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Dental Disease in Cats

Cats can suffer from a dental disease, as well which may present as gingivitis, periodontal disease, or tooth resorption. Statistically, more than half of all cats over the age of three years have some degree of dental disease. Unfortunately, our feline friends do cannot tell us they have dental disease and mask clinical signs of pain very well. As an owner, you may monitor for excess drooling, pawing at the mouth, dropping food more frequently when eating, head shaking, as well as “finicky appetites.”

Most commonly, cats suffer from the accumulation of calculus and tartar accumulation on the teeth which is a nesting ground for bacteria. This, in turn, causes inflammation of the gums otherwise known as gingivitis. The leading cause of resorptive lesions in cats is currently unknown. If left untreated, a dental disease may further develop into osteomyelitis which can spread to the bloodstream.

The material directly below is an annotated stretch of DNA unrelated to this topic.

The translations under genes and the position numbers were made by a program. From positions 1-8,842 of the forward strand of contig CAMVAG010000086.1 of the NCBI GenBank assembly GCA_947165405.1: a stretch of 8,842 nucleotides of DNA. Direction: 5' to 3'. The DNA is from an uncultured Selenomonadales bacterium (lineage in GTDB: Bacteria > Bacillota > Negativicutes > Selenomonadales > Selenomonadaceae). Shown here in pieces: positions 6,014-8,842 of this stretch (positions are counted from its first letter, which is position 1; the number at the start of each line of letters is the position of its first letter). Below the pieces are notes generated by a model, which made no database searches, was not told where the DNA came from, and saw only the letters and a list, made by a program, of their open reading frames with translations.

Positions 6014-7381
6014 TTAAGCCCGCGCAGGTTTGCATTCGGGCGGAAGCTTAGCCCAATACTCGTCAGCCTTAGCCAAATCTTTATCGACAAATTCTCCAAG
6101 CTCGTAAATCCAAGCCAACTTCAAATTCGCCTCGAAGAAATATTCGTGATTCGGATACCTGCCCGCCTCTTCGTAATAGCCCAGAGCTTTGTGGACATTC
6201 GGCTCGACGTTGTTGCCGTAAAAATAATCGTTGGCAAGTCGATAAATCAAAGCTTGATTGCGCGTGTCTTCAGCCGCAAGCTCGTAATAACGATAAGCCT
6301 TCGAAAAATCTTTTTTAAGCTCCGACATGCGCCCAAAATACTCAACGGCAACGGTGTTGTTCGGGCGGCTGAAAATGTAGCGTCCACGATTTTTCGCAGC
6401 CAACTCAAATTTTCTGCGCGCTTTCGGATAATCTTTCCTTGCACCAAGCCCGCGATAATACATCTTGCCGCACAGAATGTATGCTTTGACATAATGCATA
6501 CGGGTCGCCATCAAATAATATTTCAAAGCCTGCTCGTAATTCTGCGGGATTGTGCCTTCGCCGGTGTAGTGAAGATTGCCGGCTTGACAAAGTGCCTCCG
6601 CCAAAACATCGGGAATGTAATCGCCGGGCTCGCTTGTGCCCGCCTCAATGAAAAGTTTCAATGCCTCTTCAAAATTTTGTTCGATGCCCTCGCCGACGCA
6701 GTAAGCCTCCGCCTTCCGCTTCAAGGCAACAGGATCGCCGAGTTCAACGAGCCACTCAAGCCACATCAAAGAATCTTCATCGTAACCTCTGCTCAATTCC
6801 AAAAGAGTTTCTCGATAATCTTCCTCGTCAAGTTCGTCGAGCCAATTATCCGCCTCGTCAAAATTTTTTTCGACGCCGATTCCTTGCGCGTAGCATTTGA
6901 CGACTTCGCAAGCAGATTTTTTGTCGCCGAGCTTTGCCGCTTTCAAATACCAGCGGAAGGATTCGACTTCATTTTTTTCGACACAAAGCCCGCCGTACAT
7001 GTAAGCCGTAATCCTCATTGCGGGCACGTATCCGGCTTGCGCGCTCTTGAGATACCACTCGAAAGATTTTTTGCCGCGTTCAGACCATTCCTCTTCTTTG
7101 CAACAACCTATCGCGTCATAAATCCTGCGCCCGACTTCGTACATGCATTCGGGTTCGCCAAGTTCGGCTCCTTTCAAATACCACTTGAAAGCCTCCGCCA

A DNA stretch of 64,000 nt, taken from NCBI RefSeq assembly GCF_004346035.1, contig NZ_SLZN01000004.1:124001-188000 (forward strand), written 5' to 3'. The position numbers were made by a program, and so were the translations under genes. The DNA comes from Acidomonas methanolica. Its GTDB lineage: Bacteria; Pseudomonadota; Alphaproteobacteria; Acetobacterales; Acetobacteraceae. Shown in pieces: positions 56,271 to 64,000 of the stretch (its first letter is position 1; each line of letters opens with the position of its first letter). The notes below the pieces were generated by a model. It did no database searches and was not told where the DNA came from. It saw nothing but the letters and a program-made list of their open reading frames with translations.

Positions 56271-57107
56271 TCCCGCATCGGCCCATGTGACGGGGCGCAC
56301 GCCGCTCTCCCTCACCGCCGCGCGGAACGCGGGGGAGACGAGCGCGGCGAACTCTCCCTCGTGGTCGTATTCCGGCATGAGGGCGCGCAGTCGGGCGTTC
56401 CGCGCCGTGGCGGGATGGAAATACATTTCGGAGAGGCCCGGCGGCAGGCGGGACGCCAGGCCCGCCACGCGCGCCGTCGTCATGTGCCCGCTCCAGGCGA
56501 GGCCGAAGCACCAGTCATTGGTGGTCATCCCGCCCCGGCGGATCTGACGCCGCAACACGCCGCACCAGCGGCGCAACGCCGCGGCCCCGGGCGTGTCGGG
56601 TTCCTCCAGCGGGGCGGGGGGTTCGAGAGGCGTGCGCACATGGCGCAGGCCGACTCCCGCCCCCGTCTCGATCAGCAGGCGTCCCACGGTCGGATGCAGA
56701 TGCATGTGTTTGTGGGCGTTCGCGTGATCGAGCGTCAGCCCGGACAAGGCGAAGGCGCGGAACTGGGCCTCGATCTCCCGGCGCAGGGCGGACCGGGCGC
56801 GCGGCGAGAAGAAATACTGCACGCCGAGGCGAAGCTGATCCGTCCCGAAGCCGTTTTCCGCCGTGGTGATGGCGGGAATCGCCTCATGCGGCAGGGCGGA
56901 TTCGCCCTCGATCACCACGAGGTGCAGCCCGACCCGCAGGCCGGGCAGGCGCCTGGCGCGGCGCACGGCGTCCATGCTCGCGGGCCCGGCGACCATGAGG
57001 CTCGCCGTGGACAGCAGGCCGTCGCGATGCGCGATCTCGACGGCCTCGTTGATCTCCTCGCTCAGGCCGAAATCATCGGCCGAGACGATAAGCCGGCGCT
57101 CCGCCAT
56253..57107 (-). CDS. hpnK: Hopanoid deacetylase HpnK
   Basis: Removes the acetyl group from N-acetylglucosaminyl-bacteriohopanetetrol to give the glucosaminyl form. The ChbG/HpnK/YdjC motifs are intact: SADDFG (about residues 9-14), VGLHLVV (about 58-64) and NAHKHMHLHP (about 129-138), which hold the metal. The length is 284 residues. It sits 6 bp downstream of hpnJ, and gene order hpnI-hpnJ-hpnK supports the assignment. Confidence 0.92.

Gingivitis, however, may not be directly related to tartar accumulation. Some gets get an allergic response to their plaque which causes generalized inflammation referred to as stomatitis. This may appear as a thin red line along the gums. The only treatment is an extraction of affected teeth; while 60% of cats are cured in this way, 20% may have lifelong complications and will require additional care to control the disease.

Controlling dental disease for your cat will consist of brushing teeth daily, wiping teeth with gauze or cotton swab to remove plaque before it hardens, and a water additive to help bacterial control production. If you notice any signs of dental disease in your cat it is recommended to bring them to your veterinarian for an exam and if needed have a prophylactic dental done, to examine, prophy, polish and radiograph teeth as needed.

References: 2017 Lifelearn Inc. “Dental Disease in Cats.”

Written by Briarwood Animal Hospital

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